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Managing type 1 diabetes in the active population / Nicola Keay, Richard Bracken
British Journal of Sports Medicine, Pages: bjsports - 2019
Swansea University Author: Richard Bracken
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Many high-profile athletes participate across a wide range of sports with type 1 diabetes. Team Type 1 encourages and supports those with type 1 diabetes to participate in physical activity, with professional cycling’s Team Novo Nordisk composed entirely of individuals with type 1 diabetes. Type 1 d...
|Published in:||British Journal of Sports Medicine|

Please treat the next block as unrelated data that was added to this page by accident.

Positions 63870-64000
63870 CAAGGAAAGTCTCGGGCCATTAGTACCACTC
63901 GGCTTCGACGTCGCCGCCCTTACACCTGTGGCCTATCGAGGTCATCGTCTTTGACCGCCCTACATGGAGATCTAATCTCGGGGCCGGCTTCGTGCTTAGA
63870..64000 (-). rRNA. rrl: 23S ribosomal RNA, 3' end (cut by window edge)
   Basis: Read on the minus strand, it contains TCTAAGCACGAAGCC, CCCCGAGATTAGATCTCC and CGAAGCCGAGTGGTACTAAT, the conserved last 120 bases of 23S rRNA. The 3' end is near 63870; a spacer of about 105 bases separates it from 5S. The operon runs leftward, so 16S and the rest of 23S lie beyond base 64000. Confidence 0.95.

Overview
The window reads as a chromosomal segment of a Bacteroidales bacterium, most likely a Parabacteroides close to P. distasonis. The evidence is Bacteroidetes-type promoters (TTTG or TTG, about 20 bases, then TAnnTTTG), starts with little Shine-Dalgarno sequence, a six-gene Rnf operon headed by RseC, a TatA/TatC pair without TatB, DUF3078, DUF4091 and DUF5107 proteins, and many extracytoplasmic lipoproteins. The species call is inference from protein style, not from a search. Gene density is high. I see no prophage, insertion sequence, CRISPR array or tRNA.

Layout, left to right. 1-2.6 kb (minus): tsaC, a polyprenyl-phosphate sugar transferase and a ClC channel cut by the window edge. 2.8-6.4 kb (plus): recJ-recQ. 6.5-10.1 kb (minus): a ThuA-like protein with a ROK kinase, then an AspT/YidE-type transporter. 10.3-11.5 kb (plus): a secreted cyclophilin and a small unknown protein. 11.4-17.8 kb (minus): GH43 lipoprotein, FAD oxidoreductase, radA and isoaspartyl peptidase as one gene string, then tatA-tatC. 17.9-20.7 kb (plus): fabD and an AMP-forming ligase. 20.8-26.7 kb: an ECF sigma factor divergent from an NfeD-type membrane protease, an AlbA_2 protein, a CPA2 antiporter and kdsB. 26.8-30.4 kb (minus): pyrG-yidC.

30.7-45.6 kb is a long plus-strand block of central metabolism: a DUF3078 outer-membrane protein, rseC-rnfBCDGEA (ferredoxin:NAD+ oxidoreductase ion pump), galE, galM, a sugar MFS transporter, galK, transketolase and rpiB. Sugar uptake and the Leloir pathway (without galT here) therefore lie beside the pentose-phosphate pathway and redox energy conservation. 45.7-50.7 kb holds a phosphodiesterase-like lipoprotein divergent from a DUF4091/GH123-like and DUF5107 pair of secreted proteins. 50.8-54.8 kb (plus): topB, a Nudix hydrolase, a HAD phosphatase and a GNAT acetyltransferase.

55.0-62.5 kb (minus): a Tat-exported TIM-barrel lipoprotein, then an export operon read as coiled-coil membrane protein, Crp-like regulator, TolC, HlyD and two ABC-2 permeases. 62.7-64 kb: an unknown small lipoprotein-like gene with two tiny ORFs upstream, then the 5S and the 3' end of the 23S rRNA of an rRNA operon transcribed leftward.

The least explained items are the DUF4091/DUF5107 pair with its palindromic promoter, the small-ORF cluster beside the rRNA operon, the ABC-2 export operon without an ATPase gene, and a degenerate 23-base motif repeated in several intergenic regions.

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Many high-profile athletes participate across a wide range of sports with type 1 diabetes. Team Type 1 encourages and supports those with type 1 diabetes to participate in physical activity, with professional cycling’s Team Novo Nordisk composed entirely of individuals with type 1 diabetes. Type 1 diabetes is likely to present early in an athlete’s career, a time when athletes may present with fatigue due to increased training loads. All physicians need to distinguish between possible causes of fatigue in these athletes.Type 1 diabetes is an autoimmune condition with T-cell-mediated destruction of the pancreatic β cells of the islets of Langerhans, resulting in failure to produce sufficient insulin. The clinical outcome is an inability to adequately control glucose metabolism. Effective glucose metabolism is crucial in long-duration and high-intensity exercise. Self-administered exogenous insulin is required as a treatment to manage blood glucose.The physiological response to exercise is a progressive decrease in insulin and increase in the pancreatic α-cell-derived antagonist hormone glucagon, while exercise also increases insulin sensitivity (increased ‘sensitivity’ means that for a given dose, there is a more pronounced effect—insulin does its job ‘better’). In addition, there is an exercise-induced rise in sympathoadrenal hormones (epinephrine and norepinephrine). This hormonal response influences circulating glucose and fat use, and is usually well-regulated. This is not the case in athletes with type 1 diabetes, where there is a substantial risk of both hyperglycaemia and hypoglycaemia. Patients often have the low bottom of range blood glucose for many hours after exercise. Individual with type 1 diabetes often need 48 hours to reset their autonomic function and replenish glycogen stores.